In other words, page experience and site speed scores are just additional ingredients in the complex recipe Google uses to produce search results and rankings.  Content is still king.  Relevant, useful, informative, and high-quality content will continue to outperform competitors and other websites – because, at the end of the day, a visitor is seeking content first.  Page speed is just another supplemental measurement.

At Carrot, we have always excelled on the content side of things. That’s our bread and butter!  So while Google’s Page Experience Update is certainly something to keep an eye on now and in the future, we highly recommend that you continue leveraging our tools and investing your time, resources, and creative efforts to produce high-quality, relevant content above all else.

Another note: Core Web Vitals will only apply to mobile search results.  Across our network, nearly 40% of inbound traffic (and leads!) to Carrot sites still occur on desktop.  Those desktop search results will not be impacted by this update at all.  That’s why content is still so important.

Do: Take A Minimalist & Mobile Approach To Design

Because this update applies solely to mobile search, it underscores the importance of taking a mobile-first approach when looking at your website content and design.  Let’s face it – mobile has taken over.  As we mentioned, 60% of traffic across our Carrot network occurs on a mobile device.  Keep that in mind when planning how to lay out and implement content on your site.  Sometimes, less is more.

We recently did a series of conversion tests that reiterates this point. We found that by simply reducing the amount of content in a website’s main hero section and form, it could increase conversion rates by up to 50%! This test confirmed our theory that by reducing the clutter that a visitor sees, they will be more likely to engage with the lead form.

The same principle applies to site speed and performance.  Each additional element that you include on a page requires additional resources to process, render, and place that element on the page.  That results in additional time that it takes the page to load.

The most common abuses of this also often incorporate some resource-heavy elements – like pictures and videos placed all around the page or high up near the top of the page.  While we encourage you to continue creating great content to highlight your credibility and experience, we also encourage you to be mindful of how and where you deploy that on your site.  Run snapshots before and after adding it and see how it impacts your scores.

At the end of the day, the goal of your site is to generate leads.  With so many users now browsing on their phones, it increases the importance of improving user experience in more ways than just site speed.  By taking a step back and considering how some of your content elements might be drawing attention away from conversion elements or impacting a visitor’s experience on your site, you’ll also be guaranteed to improve your site speed metrics at the same time.

Do: Take Image Optimization Seriously

While we are on the content note, we understand that there are naturally going to be images and graphics you want to include to help highlight your experience and improve your site aesthetic.  We highly recommend being cognizant of the various ways to ensure you aren’t overburdening your site’s speed and performance when adding images.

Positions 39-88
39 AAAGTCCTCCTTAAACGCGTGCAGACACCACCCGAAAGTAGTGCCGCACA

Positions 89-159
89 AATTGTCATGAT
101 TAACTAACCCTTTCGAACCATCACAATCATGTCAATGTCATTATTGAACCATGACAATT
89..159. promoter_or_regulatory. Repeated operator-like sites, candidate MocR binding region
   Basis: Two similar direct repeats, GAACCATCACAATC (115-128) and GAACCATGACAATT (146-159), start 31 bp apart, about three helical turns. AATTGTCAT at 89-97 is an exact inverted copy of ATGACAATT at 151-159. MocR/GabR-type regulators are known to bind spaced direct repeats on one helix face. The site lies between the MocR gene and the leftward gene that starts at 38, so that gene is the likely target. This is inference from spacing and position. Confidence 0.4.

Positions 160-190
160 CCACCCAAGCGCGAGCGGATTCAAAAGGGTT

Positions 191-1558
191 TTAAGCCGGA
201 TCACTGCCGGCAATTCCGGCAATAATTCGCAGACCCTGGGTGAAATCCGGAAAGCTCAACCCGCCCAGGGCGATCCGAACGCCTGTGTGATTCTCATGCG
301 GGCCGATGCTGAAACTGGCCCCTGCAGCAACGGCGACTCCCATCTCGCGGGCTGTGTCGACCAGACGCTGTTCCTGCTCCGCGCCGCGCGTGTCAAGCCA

For step-by-step examples, check out our image optimization guide

Don’t: Weigh Your Site Down With Tracking Scripts

Like content elements, too many unnecessary tracking scripts and third-party codes can overburden your site and negatively impact your Core Web Vitals scores. The same concept applies: each script or code snippet you add requires more resources to execute.

We get it – some tracking scripts like Google Analytics, Adwords, and the Facebook pixel might be necessary for your marketing if you’re making ad-buying decisions based on those metrics.  In this case, you have to consider it a trade-off.  In exchange for gaining visibility into those tracking metrics and insights, you’re negatively impacting your site speed marginally.  Which is more important to you?  In most cases, those tracking analytics will outweigh site speed.

If you aren’t heavily and consistently using these tracking tools, perhaps consider what you really need and what you can get rid of.  Over time, adding individual scripts and code snippets can naturally bloat if not routinely audited for only the most necessary scripts.  This is one of the most common variables we see when reviewing customer site speed report results.

Note: This also applies to additional third-party scripts and services like chatbots, call tracking, etc.

Finally, Don’t Freak Out!

Core Web Vitals and Google’s Page Experience Update are certainly complicated, but by taking the time to understand the basics and paired with our Engineering Team’s work to optimize your site, you’ll be ahead of most site owners. Screaming Frog analyzed 20,000 URLs last year, and only 12% of mobile sites and 13% of desktop sites passed the Core Web Vitals assessment. There is a lot of work for everyone to do, and we’re committed to providing you with the resources and updates you need.


  • Take some time to understand the different testing tools and their caveats.
  • Continue focusing on content! Content is still king!
  • Be more minimal when placing elements, and think mobile first.
  • Take image optimization seriously.
  • Routinely audit and clean the number of tracking scripts or third party code used.